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A man who circled the globe in a balloon in 1999 has a new global adventure planned. Bertrand Piccard has unveiled a prototype of a solar-powered plane he hopes to fly around the world. Until now, only unmanned solar airplanes have been flown, but Piccard’s HB-SIA would be manned. The glider-like plane has solar panels covering the wings, and the wingspan of the prototype reaches 61m, while the entire vehicle weighs only 1,500 kg. The first tests of the plane will be done to prove it can fly at night. Piccard says he wants to demonstrate the potential of renewable energies.
Piccard just unveiled the prototype, and he hopes to attempt a flight across the Atlantic by 2012.
Solar and battery technology is just now maturing enough to enable solar flight. In 2007 the UK defence company Qinetiq flew an unmanned aerial vehicle called the Zephyr unmanned for 54 continuous hours during tests.
But Piccard and his company, Solar Impulse are working on what they believe to be a breakthrough design, using super-efficient solar cells, batteries, motors and propellers to get it through the dark hours and composite materials to keep it extremely light.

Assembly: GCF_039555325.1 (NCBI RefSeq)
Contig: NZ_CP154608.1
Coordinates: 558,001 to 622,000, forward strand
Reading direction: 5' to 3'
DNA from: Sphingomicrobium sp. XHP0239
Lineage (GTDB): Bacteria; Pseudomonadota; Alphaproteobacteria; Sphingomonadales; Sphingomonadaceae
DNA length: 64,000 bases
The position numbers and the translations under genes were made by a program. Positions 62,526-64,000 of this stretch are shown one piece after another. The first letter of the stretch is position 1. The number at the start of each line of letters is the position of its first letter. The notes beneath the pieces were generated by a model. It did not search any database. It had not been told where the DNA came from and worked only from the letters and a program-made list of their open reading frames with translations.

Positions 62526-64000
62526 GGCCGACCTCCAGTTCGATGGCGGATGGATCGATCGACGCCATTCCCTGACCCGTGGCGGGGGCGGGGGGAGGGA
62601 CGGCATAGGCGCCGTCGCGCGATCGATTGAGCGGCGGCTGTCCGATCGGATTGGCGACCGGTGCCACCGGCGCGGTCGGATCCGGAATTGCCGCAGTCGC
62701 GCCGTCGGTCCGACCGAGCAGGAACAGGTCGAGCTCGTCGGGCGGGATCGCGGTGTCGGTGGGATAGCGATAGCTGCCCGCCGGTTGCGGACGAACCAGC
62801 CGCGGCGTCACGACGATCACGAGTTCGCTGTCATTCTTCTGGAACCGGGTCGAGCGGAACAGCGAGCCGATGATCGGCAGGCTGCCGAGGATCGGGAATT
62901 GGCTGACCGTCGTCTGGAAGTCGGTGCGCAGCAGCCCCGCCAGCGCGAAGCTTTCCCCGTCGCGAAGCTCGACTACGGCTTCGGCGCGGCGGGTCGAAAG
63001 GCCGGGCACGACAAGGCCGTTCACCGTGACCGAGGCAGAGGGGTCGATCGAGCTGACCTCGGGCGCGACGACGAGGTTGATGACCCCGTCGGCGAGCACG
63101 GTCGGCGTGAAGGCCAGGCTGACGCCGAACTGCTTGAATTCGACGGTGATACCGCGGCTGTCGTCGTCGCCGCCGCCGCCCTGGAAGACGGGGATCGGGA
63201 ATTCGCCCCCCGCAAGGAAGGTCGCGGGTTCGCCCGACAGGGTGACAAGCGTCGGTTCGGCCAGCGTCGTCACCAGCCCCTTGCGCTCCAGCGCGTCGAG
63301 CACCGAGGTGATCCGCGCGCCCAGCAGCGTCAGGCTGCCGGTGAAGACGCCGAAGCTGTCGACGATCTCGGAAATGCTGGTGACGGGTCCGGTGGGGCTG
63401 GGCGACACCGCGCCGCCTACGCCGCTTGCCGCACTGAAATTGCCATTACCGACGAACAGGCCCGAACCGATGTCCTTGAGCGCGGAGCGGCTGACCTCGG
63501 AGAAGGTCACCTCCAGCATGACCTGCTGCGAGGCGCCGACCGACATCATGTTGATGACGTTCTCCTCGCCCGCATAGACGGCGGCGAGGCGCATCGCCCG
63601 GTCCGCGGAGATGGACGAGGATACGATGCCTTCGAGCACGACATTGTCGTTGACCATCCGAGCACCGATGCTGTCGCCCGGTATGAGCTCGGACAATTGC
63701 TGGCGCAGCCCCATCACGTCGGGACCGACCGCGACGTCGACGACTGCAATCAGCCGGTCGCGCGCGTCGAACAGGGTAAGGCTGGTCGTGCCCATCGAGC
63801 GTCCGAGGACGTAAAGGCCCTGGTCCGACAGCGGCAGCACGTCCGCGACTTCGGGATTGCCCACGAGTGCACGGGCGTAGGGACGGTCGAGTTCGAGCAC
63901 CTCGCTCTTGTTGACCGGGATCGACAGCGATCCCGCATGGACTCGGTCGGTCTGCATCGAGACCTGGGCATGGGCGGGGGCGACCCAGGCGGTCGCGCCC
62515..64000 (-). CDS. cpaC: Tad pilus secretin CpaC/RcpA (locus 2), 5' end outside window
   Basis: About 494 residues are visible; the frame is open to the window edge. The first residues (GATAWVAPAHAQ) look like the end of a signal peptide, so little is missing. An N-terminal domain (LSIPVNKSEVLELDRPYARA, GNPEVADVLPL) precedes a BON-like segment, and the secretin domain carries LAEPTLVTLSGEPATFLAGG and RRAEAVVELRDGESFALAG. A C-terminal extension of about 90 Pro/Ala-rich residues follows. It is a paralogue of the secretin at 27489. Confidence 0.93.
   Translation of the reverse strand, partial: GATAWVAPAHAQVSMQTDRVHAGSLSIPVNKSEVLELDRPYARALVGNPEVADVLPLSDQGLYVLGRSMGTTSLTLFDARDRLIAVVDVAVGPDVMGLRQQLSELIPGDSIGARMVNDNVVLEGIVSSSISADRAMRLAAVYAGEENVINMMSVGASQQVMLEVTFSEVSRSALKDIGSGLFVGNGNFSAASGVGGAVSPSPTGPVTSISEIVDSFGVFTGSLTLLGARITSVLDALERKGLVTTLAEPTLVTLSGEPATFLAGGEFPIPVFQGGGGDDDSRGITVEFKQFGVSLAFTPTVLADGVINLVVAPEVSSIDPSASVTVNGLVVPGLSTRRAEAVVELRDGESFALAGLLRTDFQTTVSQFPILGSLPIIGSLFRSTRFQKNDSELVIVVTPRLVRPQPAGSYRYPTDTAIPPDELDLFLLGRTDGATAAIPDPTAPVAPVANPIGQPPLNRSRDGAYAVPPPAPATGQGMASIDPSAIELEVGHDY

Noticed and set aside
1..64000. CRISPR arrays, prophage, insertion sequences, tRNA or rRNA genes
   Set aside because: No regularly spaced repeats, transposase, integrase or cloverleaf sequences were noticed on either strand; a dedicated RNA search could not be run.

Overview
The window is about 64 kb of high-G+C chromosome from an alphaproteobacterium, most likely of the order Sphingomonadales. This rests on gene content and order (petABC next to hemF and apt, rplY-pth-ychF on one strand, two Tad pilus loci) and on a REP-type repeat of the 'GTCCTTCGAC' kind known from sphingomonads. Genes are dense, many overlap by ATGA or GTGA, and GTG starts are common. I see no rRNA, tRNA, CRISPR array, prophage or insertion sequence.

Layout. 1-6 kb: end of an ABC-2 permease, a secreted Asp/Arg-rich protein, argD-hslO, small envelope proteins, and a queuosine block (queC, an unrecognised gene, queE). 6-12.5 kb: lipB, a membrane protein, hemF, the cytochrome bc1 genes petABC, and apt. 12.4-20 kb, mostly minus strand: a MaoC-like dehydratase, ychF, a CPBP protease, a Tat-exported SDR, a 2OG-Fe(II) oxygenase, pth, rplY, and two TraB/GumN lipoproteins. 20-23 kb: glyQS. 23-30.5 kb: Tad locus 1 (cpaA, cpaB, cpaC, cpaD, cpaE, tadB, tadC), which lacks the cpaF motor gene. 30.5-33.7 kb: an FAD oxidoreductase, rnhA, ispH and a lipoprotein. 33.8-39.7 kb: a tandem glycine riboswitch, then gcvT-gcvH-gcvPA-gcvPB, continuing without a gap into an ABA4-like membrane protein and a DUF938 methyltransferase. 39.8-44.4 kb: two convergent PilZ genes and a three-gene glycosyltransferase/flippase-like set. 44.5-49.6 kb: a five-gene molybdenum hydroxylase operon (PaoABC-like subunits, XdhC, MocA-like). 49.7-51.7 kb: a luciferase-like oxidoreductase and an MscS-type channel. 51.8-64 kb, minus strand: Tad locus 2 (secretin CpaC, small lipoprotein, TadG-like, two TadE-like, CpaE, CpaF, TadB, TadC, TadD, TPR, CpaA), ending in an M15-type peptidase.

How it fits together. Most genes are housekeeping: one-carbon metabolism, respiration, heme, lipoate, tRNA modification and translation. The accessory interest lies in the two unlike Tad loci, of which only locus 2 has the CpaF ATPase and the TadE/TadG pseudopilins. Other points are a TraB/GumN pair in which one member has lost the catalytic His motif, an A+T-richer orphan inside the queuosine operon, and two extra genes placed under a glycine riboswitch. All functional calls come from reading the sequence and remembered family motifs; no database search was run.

Although the vehicle is expected to be capable of flying non-stop around the globe, Piccard will in fact make five long hops, sharing flying duties with project partner Andre Borschberg.
“The aeroplane could do it theoretically non-stop – but not the pilot,” said Piccard told the BBC. “We should fly at roughly 25 knots and that would make it between 20 and 25 days to go around the world, which is too much for a pilot who has to steer the plane. In a balloon you can sleep, because it stays in the air even if you sleep. We believe the maximum for one pilot is five days.”